Getting your home ready to sell involves more than just packing all of your property in boxes and leaving. It begins right from the time you move in. Often it even starts before you buy another home. Many people rely on money from the sale of their home to buy their next home. If you are in this category, beginning the process early will help increase your profits.

Do not panic; this article will walk you through the entire process. To start with, there are some improvements you can make to your property to make it sell faster. This is what you will see throughout this article.

Improvements You Should Make on Your Home

Almost all homes require some extra love and care, and this is the reason why you need to start this process early. The kind of improvement we are talking about here are those things that will bring up the value of your home. 

How do you do it?

First, critically look at your house and take inventory of all the repairs needed. Spend around two weekends to looking for easy things such as touching up paint and patching nail holes, but plan for more time to check out more substantial projects like the roof or foundation.

The critical areas of your home are the kitchen and bathrooms, so start your improvements there first. Updating these areas of your home can include replacing hardware, painting the cabinets, or hanging new light fixtures.

You should keep an eye out for anything you think might need a bit of work while making these improvements. These improvements should not cost you millions of dollars, but completing these repairs before you list your house for sale will show that you are able and even ready to make more money on the home.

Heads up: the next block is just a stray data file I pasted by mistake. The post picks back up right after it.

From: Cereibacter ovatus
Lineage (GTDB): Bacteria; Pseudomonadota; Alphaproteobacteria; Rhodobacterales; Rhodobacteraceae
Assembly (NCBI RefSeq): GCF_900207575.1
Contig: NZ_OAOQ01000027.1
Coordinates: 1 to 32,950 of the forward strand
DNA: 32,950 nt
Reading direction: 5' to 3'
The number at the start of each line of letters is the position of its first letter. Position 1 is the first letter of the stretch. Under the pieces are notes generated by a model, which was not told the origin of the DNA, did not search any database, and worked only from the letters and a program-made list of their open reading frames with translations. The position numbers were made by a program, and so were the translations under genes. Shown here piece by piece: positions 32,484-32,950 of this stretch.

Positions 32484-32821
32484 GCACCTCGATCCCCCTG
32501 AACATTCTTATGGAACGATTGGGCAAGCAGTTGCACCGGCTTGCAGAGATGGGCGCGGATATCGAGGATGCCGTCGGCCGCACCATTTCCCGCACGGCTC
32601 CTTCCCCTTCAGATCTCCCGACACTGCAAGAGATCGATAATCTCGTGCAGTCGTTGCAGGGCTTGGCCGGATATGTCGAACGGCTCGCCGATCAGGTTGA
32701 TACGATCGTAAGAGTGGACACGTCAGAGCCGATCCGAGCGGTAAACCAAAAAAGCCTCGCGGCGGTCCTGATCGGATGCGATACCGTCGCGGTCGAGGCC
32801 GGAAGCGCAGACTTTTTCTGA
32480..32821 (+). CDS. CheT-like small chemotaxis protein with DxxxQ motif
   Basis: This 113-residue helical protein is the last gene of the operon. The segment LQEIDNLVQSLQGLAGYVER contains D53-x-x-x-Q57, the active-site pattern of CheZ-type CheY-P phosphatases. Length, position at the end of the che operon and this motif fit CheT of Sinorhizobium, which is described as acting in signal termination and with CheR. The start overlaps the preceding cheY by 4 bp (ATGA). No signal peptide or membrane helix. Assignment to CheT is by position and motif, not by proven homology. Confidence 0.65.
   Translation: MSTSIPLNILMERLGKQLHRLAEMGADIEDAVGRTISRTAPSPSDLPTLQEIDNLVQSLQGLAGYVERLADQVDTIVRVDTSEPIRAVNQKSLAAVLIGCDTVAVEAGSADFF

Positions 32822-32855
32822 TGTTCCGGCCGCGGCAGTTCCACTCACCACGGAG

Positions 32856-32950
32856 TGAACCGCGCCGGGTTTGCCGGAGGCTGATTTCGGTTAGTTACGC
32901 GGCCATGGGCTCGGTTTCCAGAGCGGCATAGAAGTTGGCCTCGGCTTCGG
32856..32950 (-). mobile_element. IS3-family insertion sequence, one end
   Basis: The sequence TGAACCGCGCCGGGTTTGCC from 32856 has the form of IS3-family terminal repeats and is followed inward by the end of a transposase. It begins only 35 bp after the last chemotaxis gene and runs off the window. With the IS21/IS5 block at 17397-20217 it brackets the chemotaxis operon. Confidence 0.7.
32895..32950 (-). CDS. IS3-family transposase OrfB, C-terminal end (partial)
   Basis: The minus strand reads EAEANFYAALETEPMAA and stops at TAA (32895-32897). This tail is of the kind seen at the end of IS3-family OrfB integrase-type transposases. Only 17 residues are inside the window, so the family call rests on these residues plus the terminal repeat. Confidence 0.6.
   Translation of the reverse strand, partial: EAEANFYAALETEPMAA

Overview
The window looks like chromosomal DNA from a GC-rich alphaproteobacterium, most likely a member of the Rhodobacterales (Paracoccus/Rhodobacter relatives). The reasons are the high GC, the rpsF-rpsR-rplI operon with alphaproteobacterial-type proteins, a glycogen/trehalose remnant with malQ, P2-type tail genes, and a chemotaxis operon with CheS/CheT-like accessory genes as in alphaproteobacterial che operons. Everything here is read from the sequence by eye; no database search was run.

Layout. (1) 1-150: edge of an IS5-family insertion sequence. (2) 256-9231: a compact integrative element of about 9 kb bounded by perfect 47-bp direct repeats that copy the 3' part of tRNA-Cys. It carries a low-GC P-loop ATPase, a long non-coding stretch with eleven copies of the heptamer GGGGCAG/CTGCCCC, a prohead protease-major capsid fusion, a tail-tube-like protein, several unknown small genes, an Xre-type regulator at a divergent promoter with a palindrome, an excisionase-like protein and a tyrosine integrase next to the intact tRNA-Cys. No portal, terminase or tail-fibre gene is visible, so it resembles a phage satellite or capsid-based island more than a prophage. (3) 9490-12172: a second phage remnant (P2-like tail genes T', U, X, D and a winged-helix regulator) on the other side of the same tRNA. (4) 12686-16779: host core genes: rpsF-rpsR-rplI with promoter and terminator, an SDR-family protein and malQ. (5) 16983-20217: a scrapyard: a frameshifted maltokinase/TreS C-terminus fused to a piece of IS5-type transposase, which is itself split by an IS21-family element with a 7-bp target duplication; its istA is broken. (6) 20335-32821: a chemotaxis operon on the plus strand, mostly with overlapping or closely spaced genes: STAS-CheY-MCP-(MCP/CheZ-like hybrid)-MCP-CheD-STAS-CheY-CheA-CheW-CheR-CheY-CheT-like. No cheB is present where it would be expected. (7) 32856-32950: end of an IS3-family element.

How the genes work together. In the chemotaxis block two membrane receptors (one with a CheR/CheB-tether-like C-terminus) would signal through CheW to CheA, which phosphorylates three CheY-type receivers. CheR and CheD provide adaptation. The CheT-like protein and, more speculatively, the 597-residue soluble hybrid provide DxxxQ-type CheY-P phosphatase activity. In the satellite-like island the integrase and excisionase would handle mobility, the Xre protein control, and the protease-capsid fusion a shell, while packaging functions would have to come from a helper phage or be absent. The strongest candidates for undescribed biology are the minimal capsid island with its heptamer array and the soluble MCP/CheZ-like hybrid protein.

Find out the Fair Market Value of Your Property

The fair market value of your home can best be described as the price that a home buyer would pay readily without any pressure from outside sources. The price can be influenced by many factors such as the appraisal, tax assessment, and homes in that area.

  • The bank or the buyers’ lender usually completes the appraisal to ensure the value is in the home before they buy the property.
  • The tax assessment is an estimated value based on information the government has on your property without really seeing the inside of your home.
  • Finding your house’s value based on others in the area is referred to as a Comparative Marketing Analysis (CMA).

Comparative Marketing Analysis

A CMA looks at properties that have the same square footage and similar features to determine a sale price for your home. A full CMA also considers some other factors such as houses that have been sold recently or those that listed for sale at the moment, their duration on the market, and how they compare with your listing.

The value of your property may rise and fall depending on a lot of things: the area, the local market, and the season in which you are trying to sell to name a few. It is good to have a real estate agent who knows your particular area complete your CMA. They have a more complete vision of the market you are in and will be able to price your home cleverly at the spot where it will sell fast for the highest value.